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Brain Networks

Mathematical Modeling in Biomedical Applications
From Respiratory Health to Brain

Speaker: David Quesada, Ph.D.
Associate Professor of Physics, St. Thomas University
Date: Wednesday, April 19
Time:12:10-12:50 p.m.
Venue: Mailman-Hollywood Building | Second Floor Auditorium
 
ABSTRACT:  Mathematical modeling has become one of the most used tools in biomedical applications. Health "in silico" representation facilitates the comprehension of many physiological mechanisms operating behind medical conditions and help biomedical researchers and engineers to narrow the space of possibilities to consider for a more detailed analysis. Thus, leading to a considerable saving of resources, times and an increase in efficiency in engineering solutions. In this presentation, different modeling techniques (Statistical modeling, systems of non linear ODE, and graph theory and networks) are applied to address conditions associated with environmental biometeorology and respiratory health (asthma and upper respiratory tract epidemics), and a central nervous condition (epilepsy) origination. Noteworthy, in the case of asthma, it resulted in a potential biomedical engineering extension, that involves wearable devices for tracking weather and health conditions affected by asthma. Projects to be presented benefited from undergraduate students interested in doing research at out institution, and from partnerships with Florida Asthma Coalition, the Department of Health of Florida and the Department of Biomedical Engineering at FIU. These ongoing projects are intended also to build a gateway for further collaboration with other institutions.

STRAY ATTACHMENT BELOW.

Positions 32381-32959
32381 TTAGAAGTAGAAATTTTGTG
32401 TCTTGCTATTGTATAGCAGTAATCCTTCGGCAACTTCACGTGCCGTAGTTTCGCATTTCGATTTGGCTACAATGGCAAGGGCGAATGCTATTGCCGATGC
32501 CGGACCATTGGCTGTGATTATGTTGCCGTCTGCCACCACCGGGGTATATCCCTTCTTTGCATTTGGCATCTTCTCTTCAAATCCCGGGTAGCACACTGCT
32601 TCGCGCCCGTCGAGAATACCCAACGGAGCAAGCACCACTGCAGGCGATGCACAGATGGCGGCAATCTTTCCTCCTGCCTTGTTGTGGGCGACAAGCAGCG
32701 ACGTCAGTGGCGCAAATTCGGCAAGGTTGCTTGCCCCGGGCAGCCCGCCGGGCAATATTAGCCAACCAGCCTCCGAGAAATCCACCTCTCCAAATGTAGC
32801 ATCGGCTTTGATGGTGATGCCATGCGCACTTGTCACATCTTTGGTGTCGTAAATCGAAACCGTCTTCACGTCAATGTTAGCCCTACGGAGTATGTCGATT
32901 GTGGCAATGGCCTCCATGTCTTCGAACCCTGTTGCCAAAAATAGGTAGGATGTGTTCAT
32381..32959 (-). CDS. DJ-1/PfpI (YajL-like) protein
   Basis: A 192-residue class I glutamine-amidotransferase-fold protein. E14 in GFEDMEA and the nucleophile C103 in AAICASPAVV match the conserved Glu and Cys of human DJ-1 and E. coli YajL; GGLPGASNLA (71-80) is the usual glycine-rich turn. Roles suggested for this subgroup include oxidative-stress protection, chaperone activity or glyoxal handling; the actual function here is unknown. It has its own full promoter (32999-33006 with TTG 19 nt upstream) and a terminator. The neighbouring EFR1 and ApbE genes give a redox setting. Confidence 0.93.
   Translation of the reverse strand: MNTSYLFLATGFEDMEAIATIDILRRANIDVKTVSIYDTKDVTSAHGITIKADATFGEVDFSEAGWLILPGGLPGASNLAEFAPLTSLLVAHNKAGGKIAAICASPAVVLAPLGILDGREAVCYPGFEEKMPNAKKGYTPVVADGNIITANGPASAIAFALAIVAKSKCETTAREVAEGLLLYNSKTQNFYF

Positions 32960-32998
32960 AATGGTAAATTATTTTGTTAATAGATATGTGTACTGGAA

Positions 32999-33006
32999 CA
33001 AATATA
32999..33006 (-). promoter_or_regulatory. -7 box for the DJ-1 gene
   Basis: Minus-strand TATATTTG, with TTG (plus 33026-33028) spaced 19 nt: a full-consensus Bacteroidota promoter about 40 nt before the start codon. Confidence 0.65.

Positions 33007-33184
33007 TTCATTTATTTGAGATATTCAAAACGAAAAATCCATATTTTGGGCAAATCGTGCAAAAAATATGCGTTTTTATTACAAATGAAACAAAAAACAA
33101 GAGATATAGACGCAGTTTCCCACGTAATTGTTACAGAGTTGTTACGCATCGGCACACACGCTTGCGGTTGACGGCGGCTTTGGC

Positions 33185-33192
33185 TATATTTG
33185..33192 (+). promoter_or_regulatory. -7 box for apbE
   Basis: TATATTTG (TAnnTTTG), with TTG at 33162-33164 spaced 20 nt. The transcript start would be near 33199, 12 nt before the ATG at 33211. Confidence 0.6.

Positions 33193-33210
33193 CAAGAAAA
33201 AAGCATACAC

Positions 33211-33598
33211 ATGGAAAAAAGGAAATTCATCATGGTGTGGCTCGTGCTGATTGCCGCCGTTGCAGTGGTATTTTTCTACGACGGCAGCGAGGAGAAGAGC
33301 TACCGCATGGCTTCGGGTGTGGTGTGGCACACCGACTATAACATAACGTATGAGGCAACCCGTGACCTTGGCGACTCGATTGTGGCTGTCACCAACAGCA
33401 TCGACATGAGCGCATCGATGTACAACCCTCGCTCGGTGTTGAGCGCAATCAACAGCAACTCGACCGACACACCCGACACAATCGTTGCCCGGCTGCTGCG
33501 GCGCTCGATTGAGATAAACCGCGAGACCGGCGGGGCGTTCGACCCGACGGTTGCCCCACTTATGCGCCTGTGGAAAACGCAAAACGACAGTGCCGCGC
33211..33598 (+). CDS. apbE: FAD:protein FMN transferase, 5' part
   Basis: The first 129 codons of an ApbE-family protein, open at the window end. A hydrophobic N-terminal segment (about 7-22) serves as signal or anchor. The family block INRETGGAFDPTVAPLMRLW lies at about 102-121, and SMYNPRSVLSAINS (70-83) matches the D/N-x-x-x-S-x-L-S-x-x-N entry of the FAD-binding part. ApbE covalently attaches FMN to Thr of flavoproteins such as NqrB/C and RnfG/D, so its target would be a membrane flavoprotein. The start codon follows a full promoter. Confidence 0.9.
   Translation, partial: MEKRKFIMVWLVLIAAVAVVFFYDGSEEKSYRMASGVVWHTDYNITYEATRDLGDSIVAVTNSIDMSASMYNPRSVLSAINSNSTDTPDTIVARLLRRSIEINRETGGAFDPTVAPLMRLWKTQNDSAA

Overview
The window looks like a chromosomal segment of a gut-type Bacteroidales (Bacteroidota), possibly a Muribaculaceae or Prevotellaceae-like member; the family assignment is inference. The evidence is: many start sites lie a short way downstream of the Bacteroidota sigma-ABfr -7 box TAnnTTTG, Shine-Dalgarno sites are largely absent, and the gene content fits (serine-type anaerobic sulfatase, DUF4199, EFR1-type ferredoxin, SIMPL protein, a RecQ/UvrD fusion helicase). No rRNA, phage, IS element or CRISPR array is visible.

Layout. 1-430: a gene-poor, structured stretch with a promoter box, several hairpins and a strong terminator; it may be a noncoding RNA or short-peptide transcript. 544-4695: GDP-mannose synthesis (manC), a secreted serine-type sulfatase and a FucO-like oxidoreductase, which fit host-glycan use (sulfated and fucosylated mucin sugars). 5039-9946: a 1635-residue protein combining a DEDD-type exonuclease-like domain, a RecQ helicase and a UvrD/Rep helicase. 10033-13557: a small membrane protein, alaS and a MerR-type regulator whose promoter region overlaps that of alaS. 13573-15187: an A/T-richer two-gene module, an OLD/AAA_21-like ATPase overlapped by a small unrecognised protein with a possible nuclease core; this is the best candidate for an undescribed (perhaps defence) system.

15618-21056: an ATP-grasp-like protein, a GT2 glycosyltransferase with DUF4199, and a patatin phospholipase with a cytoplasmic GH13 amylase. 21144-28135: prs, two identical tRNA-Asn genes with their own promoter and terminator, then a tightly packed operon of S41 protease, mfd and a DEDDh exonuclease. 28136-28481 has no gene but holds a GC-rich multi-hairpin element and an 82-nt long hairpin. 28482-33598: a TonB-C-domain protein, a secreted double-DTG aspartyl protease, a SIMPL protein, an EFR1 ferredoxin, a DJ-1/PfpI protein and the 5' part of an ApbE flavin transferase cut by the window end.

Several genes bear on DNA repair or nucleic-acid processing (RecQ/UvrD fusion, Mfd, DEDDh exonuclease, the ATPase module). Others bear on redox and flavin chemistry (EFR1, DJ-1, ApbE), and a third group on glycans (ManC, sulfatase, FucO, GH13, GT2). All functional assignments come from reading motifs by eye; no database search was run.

SPEAKER BIO: After 10 years serving at the Department of Theoretical Physics in the University of Havana, Cuba, the School of Science, Technology, and Engineering Management of St. Thomas University hired Dr. Quesada. He has been teaching in areas of Physics and Mathematics, where he also does outreach and mentorship for undergraduate research. He has been in Academia for 23 years. His research focuses in the application of methods of Mathematical Physics and Complexity in subjects from Biophysics to Condensed Matter Physics. Relevant research interests include: Biometeorology of respiratory disorders, biophysical models of asthma, high temperature superconductivity, and Josephson junctions for quantum computing.
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